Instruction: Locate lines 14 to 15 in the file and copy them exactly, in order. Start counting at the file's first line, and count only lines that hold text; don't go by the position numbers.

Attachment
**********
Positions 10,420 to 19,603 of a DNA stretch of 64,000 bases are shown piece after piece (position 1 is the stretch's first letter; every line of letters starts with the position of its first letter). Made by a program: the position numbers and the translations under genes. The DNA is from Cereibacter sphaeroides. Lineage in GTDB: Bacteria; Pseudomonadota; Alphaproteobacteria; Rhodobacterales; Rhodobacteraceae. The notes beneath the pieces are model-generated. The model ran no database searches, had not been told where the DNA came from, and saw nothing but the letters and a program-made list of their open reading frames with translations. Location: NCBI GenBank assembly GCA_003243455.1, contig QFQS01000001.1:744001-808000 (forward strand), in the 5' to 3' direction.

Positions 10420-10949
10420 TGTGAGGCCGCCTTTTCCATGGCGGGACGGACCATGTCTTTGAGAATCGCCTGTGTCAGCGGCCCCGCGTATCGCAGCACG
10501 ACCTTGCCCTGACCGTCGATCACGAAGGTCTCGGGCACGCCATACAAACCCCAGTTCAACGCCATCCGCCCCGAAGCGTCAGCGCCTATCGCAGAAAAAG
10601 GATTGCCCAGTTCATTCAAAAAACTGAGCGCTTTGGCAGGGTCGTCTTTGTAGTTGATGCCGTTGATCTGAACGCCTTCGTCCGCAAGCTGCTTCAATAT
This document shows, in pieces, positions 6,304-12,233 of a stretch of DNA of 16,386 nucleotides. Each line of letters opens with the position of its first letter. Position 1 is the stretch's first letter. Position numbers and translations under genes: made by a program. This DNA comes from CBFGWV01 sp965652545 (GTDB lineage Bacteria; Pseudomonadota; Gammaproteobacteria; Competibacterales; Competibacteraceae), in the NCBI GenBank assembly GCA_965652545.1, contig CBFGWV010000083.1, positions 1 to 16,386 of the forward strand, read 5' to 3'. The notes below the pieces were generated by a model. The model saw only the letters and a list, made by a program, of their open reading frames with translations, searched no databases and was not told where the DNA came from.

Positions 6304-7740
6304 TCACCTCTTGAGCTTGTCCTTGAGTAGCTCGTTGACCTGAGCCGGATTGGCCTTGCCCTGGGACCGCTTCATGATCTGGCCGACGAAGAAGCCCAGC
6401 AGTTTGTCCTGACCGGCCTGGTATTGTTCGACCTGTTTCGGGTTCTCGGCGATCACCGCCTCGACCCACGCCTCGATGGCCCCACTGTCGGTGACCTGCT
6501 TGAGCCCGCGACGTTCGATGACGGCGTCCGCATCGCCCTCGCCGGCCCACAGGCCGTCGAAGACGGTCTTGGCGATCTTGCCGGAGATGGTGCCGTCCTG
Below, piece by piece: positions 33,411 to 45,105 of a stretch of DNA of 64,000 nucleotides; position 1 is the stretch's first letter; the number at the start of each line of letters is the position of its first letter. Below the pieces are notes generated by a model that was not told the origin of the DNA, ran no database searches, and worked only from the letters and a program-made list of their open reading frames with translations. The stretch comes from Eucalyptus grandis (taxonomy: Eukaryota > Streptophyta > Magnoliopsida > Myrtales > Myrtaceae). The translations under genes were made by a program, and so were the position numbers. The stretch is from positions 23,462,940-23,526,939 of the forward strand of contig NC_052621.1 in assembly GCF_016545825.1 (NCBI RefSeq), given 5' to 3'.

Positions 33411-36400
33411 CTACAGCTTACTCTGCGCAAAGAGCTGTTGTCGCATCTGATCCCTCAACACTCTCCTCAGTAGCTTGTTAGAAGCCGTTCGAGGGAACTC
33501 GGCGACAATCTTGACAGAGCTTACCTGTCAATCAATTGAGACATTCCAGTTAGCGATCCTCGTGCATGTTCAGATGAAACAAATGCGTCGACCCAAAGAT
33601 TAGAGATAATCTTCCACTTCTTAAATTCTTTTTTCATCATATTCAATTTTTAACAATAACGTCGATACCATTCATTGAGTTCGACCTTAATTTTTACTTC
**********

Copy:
33501 GGCGACAATCTTGACAGAGCTTACCTGTCAATCAATTGAGACATTCCAGTTAGCGATCCTCGTGCATGTTCAGATGAAACAAATGCGTCGACCCAAAGAT
33601 TAGAGATAATCTTCCACTTCTTAAATTCTTTTTTCATCATATTCAATTTTTAACAATAACGTCGATACCATTCATTGAGTTCGACCTTAATTTTTACTTC